A charity "bank" of donated services run by the Roman Catholic Archdiocese of Washington does provide some relief, but still falls far short of filling the demand, Cosby said.

About 20 percent of D.C. residents are uninsured, about twice the national average, Shamess said. Most are immigrants, single adults, people working part-time jobs with no benefits, or people who donít qualify for public assistance, he said.

When uninsured patients leave the emergency room, itís often with a prescription but no money to pay for it, Shamess said. They canít afford non-emergency follow up appointments to monitor conditions such as diabetes and high blood pressure. Their medical records are scattered and incomplete. They have additional problems with transportation and language barriers.

Most city leaders and health care professionals agree that extending coverage is a good idea. The problem, they say, is how to pay for it.

A proposal from Mayor Williams to extend Medicaid coverage to 39,000 uninsured residents was rejected by the D.C. City Council. The insurance was to be paid for by cutting government subsidies to hospitals that provide most of the care to the cityís poor ó D.C. General, Howard University and Greater Southeast hospitals, all in some degree of financial trouble.

Hospital executives said they would go broke if they lost the subsidies. Lewis, of the D.C. Hospital Association, contends that extending Medicaid is not enough. She and others worry that patients will have trouble adjusting to the new system, finding care in unfamiliar places, or making and keeping appointments when they are accustomed to just showing up at an emergency room for any medical care.

Members of the cityís new Health Care Development Commission have 180 days after the commission is formally seated to draft a set of recommendations for improving the cityís health care delivery system. Funding for the commission is included in the cityís budget for fiscal 2000, which begins Oct. 1.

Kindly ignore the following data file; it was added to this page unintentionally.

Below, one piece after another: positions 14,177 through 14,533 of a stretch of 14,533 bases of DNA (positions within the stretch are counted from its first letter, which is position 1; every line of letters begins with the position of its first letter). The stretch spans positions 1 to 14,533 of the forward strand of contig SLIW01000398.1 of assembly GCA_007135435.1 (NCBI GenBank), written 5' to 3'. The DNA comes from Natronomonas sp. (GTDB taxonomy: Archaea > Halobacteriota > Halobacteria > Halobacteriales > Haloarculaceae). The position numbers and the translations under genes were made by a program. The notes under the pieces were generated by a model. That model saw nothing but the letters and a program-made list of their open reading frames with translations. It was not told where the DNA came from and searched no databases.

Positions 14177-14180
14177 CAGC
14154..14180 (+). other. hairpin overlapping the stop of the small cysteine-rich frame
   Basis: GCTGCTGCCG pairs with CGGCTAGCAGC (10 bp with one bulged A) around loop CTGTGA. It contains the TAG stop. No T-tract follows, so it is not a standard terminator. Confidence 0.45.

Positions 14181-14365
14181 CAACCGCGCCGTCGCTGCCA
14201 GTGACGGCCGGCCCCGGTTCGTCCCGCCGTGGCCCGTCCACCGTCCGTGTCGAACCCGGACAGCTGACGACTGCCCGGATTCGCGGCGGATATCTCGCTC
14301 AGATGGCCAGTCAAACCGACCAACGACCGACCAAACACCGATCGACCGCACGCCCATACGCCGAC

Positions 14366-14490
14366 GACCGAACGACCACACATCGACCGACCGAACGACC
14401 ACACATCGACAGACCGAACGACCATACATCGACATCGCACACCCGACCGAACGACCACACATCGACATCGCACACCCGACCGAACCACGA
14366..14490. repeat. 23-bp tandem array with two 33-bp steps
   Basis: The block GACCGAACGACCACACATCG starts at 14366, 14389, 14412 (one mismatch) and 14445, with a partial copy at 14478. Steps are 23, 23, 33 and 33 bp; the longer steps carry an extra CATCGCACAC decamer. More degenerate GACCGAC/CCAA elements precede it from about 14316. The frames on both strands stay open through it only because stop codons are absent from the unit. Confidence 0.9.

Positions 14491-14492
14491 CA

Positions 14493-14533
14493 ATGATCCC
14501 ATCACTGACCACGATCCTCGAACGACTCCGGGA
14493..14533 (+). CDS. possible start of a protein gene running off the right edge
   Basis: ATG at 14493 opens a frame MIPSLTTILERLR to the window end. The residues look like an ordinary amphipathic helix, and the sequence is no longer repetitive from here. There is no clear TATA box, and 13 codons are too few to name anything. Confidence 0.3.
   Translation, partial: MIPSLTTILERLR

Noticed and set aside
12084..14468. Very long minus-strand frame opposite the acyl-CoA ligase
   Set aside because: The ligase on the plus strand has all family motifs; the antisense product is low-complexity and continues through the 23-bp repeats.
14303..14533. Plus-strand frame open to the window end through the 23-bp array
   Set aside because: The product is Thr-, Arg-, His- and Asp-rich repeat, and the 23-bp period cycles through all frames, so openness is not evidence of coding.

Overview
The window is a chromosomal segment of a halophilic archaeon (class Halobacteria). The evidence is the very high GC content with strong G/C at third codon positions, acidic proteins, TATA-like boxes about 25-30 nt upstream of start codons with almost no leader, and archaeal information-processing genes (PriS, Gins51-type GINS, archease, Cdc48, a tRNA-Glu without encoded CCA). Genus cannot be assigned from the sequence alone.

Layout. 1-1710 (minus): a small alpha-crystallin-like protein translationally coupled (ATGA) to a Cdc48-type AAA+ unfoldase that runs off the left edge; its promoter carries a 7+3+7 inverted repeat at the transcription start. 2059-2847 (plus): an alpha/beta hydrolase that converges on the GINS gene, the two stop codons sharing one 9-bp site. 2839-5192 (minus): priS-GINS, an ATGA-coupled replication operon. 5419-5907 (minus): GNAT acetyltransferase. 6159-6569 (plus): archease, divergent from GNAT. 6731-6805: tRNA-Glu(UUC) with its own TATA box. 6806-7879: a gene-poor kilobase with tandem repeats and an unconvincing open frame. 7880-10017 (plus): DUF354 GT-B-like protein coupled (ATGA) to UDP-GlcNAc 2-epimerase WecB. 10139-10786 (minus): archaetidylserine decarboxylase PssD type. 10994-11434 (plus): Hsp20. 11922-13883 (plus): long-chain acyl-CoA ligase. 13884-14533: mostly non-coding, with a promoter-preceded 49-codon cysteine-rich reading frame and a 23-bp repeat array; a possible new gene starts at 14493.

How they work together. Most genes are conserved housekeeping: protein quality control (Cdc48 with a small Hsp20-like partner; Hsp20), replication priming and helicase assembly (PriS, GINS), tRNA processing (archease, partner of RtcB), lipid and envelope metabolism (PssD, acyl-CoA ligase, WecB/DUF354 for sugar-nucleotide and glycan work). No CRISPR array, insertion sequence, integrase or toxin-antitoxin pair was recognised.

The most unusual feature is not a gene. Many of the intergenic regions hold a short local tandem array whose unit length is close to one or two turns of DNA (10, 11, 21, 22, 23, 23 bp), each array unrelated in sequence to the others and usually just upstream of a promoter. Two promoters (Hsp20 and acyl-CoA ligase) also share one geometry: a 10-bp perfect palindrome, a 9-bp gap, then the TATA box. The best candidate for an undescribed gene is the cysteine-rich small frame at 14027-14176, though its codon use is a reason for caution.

In addition to Shamess, mayoral appointees to the commission are Dr. Marsha Lillie-Blanton, vice president of the Kaiser Family Foundation; Martis James Davis, a public relations executive; Gilbert Hahn, a lawyer who is former chairman of D.C. City Council and former chairman of the board of D.C. General Hospital; and Loretta Tate, acting president of the Marshall Heights Community Development Organization.

Commission members appointed by the city council are Sister Carol Keehan, president and chief executive officer of Providence Hospital; Larry Gage, an attorney and president of the National Association of Public Hospitals and Health Systems; and Henry J. Werronen, a health care consultant and former managed care executive.

Mayor Williams, City Council Chairman Linda Cropp and Ward 8 Councilwoman Sandra Allen, who chairs the human services committee, also are ex-officio members of the commission.

Copyright 1999, The Common Denominator